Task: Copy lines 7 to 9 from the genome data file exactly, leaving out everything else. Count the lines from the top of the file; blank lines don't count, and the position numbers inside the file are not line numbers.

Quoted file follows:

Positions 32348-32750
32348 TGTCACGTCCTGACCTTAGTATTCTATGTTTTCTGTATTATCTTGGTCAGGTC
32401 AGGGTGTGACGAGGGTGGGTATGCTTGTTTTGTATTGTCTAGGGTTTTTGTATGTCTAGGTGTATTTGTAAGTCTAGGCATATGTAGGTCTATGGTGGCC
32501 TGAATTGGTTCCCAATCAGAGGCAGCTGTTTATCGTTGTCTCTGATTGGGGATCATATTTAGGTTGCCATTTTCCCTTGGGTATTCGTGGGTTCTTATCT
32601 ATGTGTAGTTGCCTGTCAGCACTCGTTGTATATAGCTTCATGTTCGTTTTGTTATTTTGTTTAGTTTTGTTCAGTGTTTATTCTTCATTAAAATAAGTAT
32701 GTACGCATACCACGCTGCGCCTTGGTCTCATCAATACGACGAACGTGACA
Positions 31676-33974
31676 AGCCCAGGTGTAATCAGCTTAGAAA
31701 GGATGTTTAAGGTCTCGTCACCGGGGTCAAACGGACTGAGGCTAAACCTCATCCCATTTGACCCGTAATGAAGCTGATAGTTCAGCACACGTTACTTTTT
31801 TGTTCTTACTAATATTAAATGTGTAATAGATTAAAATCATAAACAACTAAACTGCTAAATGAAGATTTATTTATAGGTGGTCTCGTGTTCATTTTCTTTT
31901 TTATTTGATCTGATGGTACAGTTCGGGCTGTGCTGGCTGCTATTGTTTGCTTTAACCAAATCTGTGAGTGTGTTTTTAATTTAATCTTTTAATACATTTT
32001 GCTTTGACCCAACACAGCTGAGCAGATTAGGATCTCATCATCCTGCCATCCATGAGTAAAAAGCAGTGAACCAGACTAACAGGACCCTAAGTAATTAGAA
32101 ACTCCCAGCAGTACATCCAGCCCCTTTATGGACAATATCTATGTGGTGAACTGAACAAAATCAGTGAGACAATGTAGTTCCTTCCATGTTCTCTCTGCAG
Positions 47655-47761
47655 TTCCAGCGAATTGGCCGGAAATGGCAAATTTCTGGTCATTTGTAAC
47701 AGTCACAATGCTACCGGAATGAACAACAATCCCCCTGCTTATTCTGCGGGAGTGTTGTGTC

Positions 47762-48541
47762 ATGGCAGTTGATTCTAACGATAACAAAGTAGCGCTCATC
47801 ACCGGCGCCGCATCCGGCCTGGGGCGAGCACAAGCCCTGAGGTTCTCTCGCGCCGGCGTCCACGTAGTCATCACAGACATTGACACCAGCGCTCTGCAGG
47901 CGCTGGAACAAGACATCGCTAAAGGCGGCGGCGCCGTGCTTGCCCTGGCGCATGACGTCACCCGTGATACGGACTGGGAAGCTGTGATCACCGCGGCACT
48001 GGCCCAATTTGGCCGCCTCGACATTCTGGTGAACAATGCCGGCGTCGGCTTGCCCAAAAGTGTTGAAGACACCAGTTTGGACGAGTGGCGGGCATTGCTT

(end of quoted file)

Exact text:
Positions 31676-33974
31676 AGCCCAGGTGTAATCAGCTTAGAAA
31701 GGATGTTTAAGGTCTCGTCACCGGGGTCAAACGGACTGAGGCTAAACCTCATCCCATTTGACCCGTAATGAAGCTGATAGTTCAGCACACGTTACTTTTT